For several weeks it was widely advertised across news stations and Internet sites that a type of Internet Armageddon would take place on Monday, July 9, causing potentially millions of computer users across the globe to lose most of their Internet access.
In November, FBI officials traced a malware scheme to Eastern Europe, that was designed to tell computers to use criminals' own Domain Name System (DNS) instead of their own, and redirect users to fraudulent advertising sites. The FBI arranged for a private company to swap the rogue servers with legitimate ones, to keep users connected to the Internet. However, the contract was set to expire at 12:01 a.m., early Monday morning. As such, many security firms and media outlets predicted an outcome similar to the supposed Y2K bug.
The predicted computer apocalypse though did not happen. Official tallies are yet to be released, according to the New York Times, but they are expected to be much lower than original projections.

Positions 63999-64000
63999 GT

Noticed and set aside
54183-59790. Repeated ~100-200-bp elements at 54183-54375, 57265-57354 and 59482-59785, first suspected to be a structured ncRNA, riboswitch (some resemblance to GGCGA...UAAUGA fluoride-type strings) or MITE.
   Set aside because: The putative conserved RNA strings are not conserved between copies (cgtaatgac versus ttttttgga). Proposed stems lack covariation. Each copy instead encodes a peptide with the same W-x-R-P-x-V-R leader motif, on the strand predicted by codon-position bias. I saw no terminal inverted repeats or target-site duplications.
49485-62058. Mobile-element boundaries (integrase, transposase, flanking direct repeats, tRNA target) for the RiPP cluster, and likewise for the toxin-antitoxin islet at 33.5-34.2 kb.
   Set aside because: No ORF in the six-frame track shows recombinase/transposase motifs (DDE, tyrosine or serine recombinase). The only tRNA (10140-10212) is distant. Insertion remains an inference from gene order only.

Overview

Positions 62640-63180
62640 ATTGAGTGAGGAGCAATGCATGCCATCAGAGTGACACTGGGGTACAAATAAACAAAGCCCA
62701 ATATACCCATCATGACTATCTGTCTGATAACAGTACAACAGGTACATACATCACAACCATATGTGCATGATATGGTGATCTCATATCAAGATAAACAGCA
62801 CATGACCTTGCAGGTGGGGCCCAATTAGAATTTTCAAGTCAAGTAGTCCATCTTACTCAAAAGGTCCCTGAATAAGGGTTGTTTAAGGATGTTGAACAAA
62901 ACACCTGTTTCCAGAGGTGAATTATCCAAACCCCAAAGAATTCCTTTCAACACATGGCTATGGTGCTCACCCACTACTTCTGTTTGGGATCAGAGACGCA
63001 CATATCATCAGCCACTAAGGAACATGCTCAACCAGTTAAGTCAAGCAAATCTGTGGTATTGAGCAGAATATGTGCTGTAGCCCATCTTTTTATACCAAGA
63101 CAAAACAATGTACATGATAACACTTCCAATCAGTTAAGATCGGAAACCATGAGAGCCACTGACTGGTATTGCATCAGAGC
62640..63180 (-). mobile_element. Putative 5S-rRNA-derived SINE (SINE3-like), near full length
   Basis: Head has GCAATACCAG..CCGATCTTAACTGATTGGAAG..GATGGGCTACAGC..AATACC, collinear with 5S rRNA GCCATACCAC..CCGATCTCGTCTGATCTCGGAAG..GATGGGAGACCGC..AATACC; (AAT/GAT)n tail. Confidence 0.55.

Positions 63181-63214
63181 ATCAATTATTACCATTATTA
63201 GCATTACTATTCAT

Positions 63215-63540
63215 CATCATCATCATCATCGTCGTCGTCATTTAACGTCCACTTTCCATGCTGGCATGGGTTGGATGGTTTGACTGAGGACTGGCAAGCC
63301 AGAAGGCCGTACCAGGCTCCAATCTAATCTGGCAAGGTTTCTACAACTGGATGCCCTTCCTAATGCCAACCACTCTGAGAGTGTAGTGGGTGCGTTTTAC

Several Internet service providers – including Verizon and AT&T – temporarily substituted their own DNS servers for the ones set up by the FBI. There were also multiple public awareness campaigns created, urging individuals to check their systems and clean them if necessary.
FBI spokeswoman Jenny Shearer told CNET that as of July 4 there were an estimated 45,600 infected computers in the U.S. and 252,000 worldwide. Those numbers dropped to about 41,800 and 211,000 by the night of July 8.
"It shows that there is the ability to come up with solutions to cyber crime that may not have been necessary in the past," Shearer said. "As the cyber criminals are able to adapt, so too can law enforcement agencies."
Even if a disaster is predicted, whether it's through cyberspace or from the National Weather Service, companies will benefit from ensuring that they have a proper business continuity plan in place to ensure a full recovery is possible.